What Is My Metabolism?
Your metabolism is the whole range of chemical reactions in your body's cells that turn the food you eat into living tissue, energy, and waste products. Your metabolism is a combination of two processes:
- catabolism, when food is broken down into simpler components. This is accompanied by the release of energy that heats the body, enables the body to move and provides fuel for anabolism;
- anabolism, when the body uses the energy released as a result of catabolism to make new cells, maintain body tissues and store energy for future use.
These two complementary metabolic processes are controlled by systems of hormones which switch your body from anabolic to catabolic mode and vice versa. One result of this metabolic switching system is that your body gains or loses weight.
Your daily calorie burn is affected by how much you exercise, the amount of fat and muscle in your body and your basal metabolic rate (BMR). Your BMR is the speed at which your body burns up energy (calories) while at rest. This can determine your tendency to gain or lose weight.
What Factors Influence My BMR?
Many factors affect your BMR:
- Genetics: Some of us are born with a faster metabolism and some with a slower metabolism.
- Gender: Men have a greater muscle mass and a lower body fat percentage so they generally have a higher BMR.
- Age: Younger people have more actively dividing body cells. Cell division consumes a lot of energy and that is why their metabolism is very fast. Your BMR declines approximately by 2% every 10 years after you turn 20.
- Height: The taller a person is, the higher their BMR because their body surface area is larger and so heat loss is greater.
- Body composition: It requires more energy to sustain muscle mass than fat. The more muscle mass you have, the higher your BMR.
- Glands: Thyroxin (produced by the thyroid gland) is a key BMR-regulator, which regulates the metabolic activity of the body. The more thyroxin produced, the higher your BMR. Adrenaline also increases your BMR but to a lesser extent.
- Hormones: Some surveys have found that a woman's metabolism dips just before ovulation and again at menstruation. BMR then starts to rise when the body temperature climbs. Menopause causes the metabolism to slow down.
- Stress: Stress hormones can raise your BMR.
- Exercise: This not only burns calories, it also helps raise your BMR by building extra muscle.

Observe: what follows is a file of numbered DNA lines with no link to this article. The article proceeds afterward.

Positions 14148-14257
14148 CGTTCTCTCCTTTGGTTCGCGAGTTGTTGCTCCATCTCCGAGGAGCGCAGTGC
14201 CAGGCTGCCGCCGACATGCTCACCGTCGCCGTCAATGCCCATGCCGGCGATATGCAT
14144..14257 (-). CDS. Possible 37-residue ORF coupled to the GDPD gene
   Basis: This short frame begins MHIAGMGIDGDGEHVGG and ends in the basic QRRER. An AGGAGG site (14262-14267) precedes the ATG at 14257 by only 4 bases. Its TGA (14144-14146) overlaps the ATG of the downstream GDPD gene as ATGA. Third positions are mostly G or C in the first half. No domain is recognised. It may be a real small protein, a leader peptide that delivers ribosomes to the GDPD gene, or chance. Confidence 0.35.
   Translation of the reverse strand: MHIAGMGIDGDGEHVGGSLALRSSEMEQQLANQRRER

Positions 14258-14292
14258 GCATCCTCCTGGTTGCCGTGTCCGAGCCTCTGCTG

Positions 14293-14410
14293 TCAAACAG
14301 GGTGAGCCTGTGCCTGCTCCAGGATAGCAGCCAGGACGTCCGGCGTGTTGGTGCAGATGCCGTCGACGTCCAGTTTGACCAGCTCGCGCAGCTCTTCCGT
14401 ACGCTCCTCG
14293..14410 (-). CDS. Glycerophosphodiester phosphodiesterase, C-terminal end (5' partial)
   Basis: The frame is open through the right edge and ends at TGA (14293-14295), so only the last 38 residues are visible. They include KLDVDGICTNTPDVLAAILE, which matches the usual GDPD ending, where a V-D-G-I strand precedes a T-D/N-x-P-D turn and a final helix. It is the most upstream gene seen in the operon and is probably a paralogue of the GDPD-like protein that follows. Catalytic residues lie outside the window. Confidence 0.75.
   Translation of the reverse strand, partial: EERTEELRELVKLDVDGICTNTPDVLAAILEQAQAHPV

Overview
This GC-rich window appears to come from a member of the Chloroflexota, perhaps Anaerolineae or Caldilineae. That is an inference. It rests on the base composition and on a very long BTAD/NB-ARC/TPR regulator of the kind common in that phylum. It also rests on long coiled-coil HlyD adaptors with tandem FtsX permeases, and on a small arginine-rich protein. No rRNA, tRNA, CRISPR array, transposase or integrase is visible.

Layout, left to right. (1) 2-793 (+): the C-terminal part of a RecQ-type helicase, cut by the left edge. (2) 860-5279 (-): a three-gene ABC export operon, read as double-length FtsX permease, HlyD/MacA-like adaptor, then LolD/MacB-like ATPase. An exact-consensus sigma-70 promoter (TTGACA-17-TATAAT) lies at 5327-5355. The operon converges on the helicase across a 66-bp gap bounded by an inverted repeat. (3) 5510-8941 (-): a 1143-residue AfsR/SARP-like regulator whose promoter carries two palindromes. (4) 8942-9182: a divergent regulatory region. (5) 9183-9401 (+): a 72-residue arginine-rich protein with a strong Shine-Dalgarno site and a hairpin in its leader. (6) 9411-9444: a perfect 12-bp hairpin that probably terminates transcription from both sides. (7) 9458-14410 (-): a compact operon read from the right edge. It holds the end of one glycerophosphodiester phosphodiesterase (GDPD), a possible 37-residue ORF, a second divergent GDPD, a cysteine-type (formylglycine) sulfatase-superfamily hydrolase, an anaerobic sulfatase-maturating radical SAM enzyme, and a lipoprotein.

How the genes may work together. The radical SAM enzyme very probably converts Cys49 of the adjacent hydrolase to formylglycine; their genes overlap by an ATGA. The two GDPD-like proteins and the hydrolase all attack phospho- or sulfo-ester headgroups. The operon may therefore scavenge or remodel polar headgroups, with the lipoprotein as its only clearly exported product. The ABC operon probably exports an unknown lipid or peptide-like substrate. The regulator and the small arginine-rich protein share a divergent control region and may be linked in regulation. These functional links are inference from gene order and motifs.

- Diet: Excessive calorie restriction, or starvation, can dramatically reduce your BMR.
- Stimulants: Your metabolic rate rises temporarily after ingesting caffeine and nicotine. This also raises your heart rate.
- Temperature: A low external temperature causes an increase in BMR. This creates the extra heat needed to maintain the body's internal temperature.
Can I Control My Metabolism?
Good news – yes, you can! Here are five practical and safe ways to boost your metabolism.
- Exercise. It takes more calories to maintain muscle than fat. This is why the most effective way to boost your metabolism is to increase your muscle mass through exercise. Your metabolic rate rises temporarily during a workout and for up to an hour afterwards, in addition to the longer term rise due to increased muscle bulk.
- Eat enough. A common mistake is taking in too few calories. This, as a rule, has an adverse effect. When you deprive yourself of calories, your body thinks it is in starvation mode and your metabolism will slow down to conserve energy reserves.
- Eat breakfast. If you skip breakfast, this is a message to your body that you are starving because you haven't had food for at least 12 hours. As a protective mechanism, your metabolism slows down and the body starts storing fat. By having breakfast, you are telling your body that there is no danger of famine. Your metabolism is boosted which helps to burn excess calories.
- Eat smaller, more frequent meals. Eating one or two huge meals each day will slow your metabolism and tend to make you gain weight. The reason is that your body doesn't get enough energy to function properly through the hungry periods. When you do eat your large meal your body is then primed to store some of the energy as fat. It is better to snack frequently on fruits, vegetables and grains.
- Drink water. The recommended amount is eight glasses per day. Your metabolism needs plenty of water to function properly. Carry a bottle of water with you and drink frequently throughout the day.
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